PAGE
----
RAIL JOINTS: ILL EFFECTS OF A RAIL JOINT, REQUIREMENTS OF AN IDEAL RAIL JOINT, TYPES OF RAIL JOINTS AND WELDING A RAIL JOINT

RAIL JOINTS 

Although a rail joint has always been an integral part of the railway track, it is looked upon as a necessary evil because of the various problems that it presents. Earlier, rails were rolled in short lengths due to difficulties in rolling and the problem of transportation. With increase in temperature, rails expand and this expansion needs to be considered at the joints. It was, therefore, felt that the longer the rail, the larger the required expansion gap, and this too limited the length of the rail. A rail joint is thus an inevitable feature of railway tracks, even though it presents a lot of problems in the maintenance of the permanent way. This chapter discusses the various types of rail joints and their suitability on a railway track. 



ILL EFFECTS OF A RAIL JOINT 

A rail joint is the weakest link in the track. At a joint, there is a break in the continuity of the rail in both the horizontal and the vertical planes because of the presence of the expansion gap and imperfection in the levels of rail heads. A severe jolt is also experienced at the rail joint when the wheels of vehicles negotiate the expansion gap. This jolt loosens the ballast under the sleeper bed, making the maintenance of the joint difficult. The fittings at the joint also become loose, causing heavy wear and tear of the track material. Some of the problems associated with the rail joint are as follows.

 Maintenance effort 

Due to the impact of moving loads on the joint, the packing under the sleeper loosens and the geometry of the track gets distorted very quickly because of which the joint requires frequent attention. It is generally seen that about 30 per cent extra labour is required for maintenance of a joint.

Bonded main line 6-bolt rail joint on a segment of 76.9 kg/m rail. Note how bolts are oppositely oriented to prevent complete separation of the joint in the event of being struck by a wheel during a derailment.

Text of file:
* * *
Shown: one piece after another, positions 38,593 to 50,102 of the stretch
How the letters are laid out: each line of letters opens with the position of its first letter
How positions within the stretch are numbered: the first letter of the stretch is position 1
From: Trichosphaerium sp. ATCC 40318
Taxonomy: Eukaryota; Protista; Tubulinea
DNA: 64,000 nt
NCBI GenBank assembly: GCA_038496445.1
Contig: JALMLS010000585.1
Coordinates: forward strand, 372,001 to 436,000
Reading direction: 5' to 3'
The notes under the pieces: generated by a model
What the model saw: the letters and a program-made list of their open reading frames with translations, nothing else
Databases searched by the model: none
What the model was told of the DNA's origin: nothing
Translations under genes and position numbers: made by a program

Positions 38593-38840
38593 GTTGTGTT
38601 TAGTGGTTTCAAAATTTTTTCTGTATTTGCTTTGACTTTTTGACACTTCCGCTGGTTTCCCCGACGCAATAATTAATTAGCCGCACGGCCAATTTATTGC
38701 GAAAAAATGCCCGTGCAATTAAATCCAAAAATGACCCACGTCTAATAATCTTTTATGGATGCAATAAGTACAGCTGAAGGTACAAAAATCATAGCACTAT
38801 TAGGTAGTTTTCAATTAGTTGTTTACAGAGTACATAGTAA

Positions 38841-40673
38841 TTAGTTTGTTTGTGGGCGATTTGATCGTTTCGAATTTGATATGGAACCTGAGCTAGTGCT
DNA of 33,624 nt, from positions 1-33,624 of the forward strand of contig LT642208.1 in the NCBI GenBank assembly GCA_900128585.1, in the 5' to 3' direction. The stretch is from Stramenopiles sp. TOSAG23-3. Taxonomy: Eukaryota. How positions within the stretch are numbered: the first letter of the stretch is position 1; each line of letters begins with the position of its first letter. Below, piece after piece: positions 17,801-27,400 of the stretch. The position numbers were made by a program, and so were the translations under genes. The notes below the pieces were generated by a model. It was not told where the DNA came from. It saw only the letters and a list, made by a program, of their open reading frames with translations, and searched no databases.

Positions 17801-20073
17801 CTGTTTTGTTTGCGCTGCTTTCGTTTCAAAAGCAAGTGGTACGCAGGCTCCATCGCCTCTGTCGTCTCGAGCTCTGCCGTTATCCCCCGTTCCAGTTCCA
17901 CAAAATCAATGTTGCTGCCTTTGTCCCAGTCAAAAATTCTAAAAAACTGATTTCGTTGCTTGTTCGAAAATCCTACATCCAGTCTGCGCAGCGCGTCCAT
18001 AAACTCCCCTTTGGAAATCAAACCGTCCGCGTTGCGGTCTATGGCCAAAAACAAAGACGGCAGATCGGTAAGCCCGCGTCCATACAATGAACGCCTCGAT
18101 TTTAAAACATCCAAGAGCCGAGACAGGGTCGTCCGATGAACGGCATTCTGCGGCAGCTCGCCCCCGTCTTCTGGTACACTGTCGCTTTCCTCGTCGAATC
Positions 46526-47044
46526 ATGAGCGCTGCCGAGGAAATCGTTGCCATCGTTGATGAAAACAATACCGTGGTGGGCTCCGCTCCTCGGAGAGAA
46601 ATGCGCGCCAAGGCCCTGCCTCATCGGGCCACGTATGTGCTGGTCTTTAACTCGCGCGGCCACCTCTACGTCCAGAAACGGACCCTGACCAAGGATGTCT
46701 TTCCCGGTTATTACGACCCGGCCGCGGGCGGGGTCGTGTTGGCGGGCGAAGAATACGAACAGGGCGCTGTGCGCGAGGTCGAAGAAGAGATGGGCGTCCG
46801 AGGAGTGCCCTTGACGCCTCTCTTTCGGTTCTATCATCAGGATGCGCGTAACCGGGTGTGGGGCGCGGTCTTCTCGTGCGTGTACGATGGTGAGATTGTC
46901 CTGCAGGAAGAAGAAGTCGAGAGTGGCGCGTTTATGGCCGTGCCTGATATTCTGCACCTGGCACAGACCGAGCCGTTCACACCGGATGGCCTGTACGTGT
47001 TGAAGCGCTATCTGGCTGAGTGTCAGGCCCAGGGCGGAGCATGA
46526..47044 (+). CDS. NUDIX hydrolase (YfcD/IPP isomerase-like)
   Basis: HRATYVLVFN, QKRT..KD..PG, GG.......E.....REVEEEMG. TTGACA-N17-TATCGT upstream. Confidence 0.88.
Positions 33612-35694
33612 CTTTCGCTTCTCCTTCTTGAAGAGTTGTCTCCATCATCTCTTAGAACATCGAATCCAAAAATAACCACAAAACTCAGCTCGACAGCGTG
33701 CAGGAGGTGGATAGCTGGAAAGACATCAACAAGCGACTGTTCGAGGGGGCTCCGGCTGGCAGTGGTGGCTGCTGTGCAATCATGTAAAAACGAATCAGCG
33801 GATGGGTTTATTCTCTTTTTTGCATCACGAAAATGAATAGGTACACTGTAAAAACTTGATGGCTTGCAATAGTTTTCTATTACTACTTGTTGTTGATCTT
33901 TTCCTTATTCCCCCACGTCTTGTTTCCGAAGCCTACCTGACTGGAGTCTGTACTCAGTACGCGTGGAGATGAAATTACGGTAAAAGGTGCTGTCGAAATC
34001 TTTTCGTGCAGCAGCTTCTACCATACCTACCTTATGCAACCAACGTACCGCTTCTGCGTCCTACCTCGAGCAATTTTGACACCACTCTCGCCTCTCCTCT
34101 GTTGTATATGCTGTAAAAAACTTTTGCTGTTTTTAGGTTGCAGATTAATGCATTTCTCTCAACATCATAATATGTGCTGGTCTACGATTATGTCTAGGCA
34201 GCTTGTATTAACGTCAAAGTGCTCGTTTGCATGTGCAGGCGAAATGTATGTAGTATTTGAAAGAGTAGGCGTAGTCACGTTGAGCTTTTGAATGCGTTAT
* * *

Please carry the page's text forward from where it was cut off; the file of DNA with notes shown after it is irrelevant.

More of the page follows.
Lifespan 

The life of rails, sleepers, and fastenings gets adversely affected due to the extra stresses created by the impact of moving loads on the rail joint. The rail ends particularly get battered and hogged and chances of rail fracture at joints are considerably high due to fatigue stresses in the rail ends. 

Noise effect 

A lot of noise pollution is created due to rail joints, making rail travel uncomfortable. 

Sabotage chances 

Wherever there is a rail joint, there is a potential danger of the removal of fish plates and rails by miscreants and greater susceptibility to sabotage. 

Impact on quality 

The quality of the track suffers because of excessive wear and tear of track components and rolling stock caused by rail joints. 

Fuel consumption 

The presence of rail joints results in increased fuel consumption because of the extra effort required by the locomotive to haul the train over these joints.



REQUIREMENTS OF AN IDEAL RAIL JOINT 

An ideal rail joint provides the same strength and stiffness as the parent rail. The characteristics of an ideal rail joint are briefly summarized here. 

Holding the rail ends:

An ideal rail joint should hold both the rail ends in their precise location in the horizontal as well as the vertical planes to provide as much continuity in the track as possible. This helps in avoiding wheel jumping or the deviation of the wheel from its normal path of movement.